Boss battles will add a different attack pattern to their basic two shot and a homing missile volley. The Helicopter as it will drop mines that you'll have to jump if you're on the Jeep. Sometimes the boss will be backed up with enemies during the battle, and apparently the enemy backup seems to happen as long as you don't lose a life in the game kinda like a Rank System more than a presetted attack configuration.
After 11 levels, the game repeats, so basically there's no ending to the game until you're finally defeated which is inevitable.
Having a fun challenge is one thing, but there's only one downright cruel instance in this game and is after completing Wave 07: The continue option is removed from Waves 08 to 11. At this point that would mean "Game Over. Go back to Wave 01", but if you die on any of the final stages, you can continue, but with a cost: Starting back from Wave 07. Harsh, but not as insane as going back to the beginning.
While simple in gameplay despite the alternate player mechanics, there's two hidden bonuses you and your friend can get.
- DOUBLE BONUS: When the big multi-part helicopter comes (the one in 4 pieces) that gives you one bonus for each player, fire repeatedly on the second piece before it is in place. If it is destroyed before it is in place, you will be given two bonuses per player instead of one.
- STAGE 5 HIDDEN BONUS: The second one can be found at the end of level 5 : When you arrive to the final enemy, around the hand pointing up of the statue there are two hidden icons. You can fire up with the Jeep (or diagonal if you're using the Helicopter), and you will see that your shots gets stopped by something invisible. If you keep firing, finally two new icons will appear (of course you don't have to kill the final enemy). Take the icon, and you will get a bonus. Keep in mind, the bonus depends on your rank. If you have the Eagle rank you will earn 500,000 bonus points. If you don't have it, then you will earn 100,000 bonus points and the Eagle rank.
Gunship Gunfight at Arizona Desert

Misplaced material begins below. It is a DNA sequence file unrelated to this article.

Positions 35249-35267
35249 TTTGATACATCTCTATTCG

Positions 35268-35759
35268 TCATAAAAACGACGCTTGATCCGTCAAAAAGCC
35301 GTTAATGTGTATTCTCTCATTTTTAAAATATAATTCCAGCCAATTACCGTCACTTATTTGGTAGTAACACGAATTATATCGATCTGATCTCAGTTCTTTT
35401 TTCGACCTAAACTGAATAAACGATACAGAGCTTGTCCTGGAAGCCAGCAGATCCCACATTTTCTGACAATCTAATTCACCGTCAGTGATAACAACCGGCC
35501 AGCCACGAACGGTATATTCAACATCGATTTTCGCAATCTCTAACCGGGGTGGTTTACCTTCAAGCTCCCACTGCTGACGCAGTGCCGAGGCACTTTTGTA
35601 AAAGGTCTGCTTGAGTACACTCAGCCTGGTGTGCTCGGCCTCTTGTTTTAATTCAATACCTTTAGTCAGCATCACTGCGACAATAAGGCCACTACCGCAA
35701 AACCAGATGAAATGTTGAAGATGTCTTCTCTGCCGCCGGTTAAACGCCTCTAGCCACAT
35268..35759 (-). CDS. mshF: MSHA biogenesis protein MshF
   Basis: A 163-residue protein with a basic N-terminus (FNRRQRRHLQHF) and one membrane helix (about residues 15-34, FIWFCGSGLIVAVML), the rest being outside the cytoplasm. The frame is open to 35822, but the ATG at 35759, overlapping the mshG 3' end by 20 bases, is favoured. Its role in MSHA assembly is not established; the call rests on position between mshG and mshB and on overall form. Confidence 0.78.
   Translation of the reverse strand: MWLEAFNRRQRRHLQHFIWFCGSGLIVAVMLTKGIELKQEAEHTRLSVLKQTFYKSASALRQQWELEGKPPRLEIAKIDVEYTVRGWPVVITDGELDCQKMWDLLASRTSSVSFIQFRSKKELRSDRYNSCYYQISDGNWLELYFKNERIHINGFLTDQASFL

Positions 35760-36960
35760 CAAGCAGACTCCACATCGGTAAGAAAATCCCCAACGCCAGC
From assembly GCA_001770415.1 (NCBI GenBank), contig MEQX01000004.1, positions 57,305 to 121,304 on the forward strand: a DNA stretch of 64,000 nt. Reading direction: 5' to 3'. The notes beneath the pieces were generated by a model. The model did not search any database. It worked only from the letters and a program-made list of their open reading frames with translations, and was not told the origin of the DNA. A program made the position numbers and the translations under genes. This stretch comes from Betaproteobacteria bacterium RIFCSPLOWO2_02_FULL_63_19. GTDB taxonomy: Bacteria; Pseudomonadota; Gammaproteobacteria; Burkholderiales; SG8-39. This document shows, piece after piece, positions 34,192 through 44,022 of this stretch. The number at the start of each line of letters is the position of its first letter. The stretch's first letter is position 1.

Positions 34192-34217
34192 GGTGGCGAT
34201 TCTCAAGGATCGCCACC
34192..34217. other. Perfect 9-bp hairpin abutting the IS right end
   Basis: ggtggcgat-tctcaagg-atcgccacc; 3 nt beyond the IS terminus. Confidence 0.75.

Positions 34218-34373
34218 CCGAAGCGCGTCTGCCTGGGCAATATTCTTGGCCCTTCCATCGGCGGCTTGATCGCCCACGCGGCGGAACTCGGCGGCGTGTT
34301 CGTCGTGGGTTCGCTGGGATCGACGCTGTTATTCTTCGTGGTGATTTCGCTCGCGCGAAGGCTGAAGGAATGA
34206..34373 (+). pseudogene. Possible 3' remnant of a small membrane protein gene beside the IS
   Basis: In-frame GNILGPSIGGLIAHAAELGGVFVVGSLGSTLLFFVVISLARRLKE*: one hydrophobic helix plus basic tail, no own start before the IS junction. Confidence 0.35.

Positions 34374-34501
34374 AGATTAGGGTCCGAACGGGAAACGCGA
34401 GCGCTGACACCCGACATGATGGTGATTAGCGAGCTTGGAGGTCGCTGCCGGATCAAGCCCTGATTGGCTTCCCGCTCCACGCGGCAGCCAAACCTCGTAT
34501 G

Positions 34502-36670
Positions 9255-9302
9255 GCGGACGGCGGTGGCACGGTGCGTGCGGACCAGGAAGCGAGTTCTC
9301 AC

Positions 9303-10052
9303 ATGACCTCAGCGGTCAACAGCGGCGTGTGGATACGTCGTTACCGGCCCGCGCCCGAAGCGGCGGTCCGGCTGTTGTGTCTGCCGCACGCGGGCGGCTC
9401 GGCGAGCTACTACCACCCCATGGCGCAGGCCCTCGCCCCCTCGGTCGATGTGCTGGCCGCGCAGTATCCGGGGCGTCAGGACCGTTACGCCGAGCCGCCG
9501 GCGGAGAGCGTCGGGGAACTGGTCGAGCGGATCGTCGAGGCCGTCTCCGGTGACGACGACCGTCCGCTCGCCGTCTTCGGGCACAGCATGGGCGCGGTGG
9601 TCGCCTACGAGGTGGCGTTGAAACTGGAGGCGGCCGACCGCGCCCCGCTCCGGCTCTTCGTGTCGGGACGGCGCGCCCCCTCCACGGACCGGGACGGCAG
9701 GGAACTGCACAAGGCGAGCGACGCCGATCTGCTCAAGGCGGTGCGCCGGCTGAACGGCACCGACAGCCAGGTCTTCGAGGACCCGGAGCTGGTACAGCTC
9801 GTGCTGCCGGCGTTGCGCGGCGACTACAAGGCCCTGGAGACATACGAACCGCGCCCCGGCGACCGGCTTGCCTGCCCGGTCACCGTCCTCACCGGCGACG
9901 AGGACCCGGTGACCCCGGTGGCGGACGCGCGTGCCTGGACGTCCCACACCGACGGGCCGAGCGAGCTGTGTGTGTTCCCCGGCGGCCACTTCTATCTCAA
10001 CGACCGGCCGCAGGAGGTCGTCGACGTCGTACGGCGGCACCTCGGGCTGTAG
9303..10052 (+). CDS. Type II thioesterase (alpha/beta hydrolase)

Silkworm got a reasonable amount of ports. Starting off with the Amstrad CPC which once again proves its uncapability of porting arcade games. While the graphics are reasonably rendered on a smaller scale, the sluggish speed and terrible controls makes it almost unplayable and like all arcade ports, you can only choose music or sound. The Sinclair ZX Spectrum is graphically minimal, but its frame rate and playability are far better than the Amstrad version but it only has sound effects and no music except for the Title screen. The Amiga version is a very faithful port of the game as the graphics are very close to the arcade, despite the smaller sprites and the lack of music. Yeah, like the Amstrad and the Spectrum the game lacks of music except for the title screen, so just grab a stereo, put some Metallica and you're all set. The Atari ST is almost identical to the Amiga port in graphic terms, since the colors and sound quality are slightly inferior, but the playability is very different. While the Amiga has a great smooth frame rate, the Atari ST version has a slow, clunky frame rate, making manuevering a bit more difficult than it should be, and finally the most common port of Silkworm is the NES version which curiously, it wasn't made by Tecmo, but by American Sammy in both development and distribution. While not as super detailed as the arcade or the Amiga, it makes a decent 8-Bit rendition of the game and goes further by adding a story line about an AI which became self-conscious and wants the world population to worship it as a god. In terms of gameplay, the NES version allows you to choose if you want to be the Jeep or the Helicopter and allows you to lock the helicopter in "Nose Down" position by pressing A. The cast of bosses was improved as well with new bosses and there's a new final boss as well. After its homeport in 1990, Silkworm was put to rest like most arcade ports, until 2024 when Hamster released it as part of the Arcade Archives lineup where we are treated with the original arcade game, same great graphics and same sound department. In this version, the default "1 Player Vehicle" is the helicopter despite being positioned as Player 2.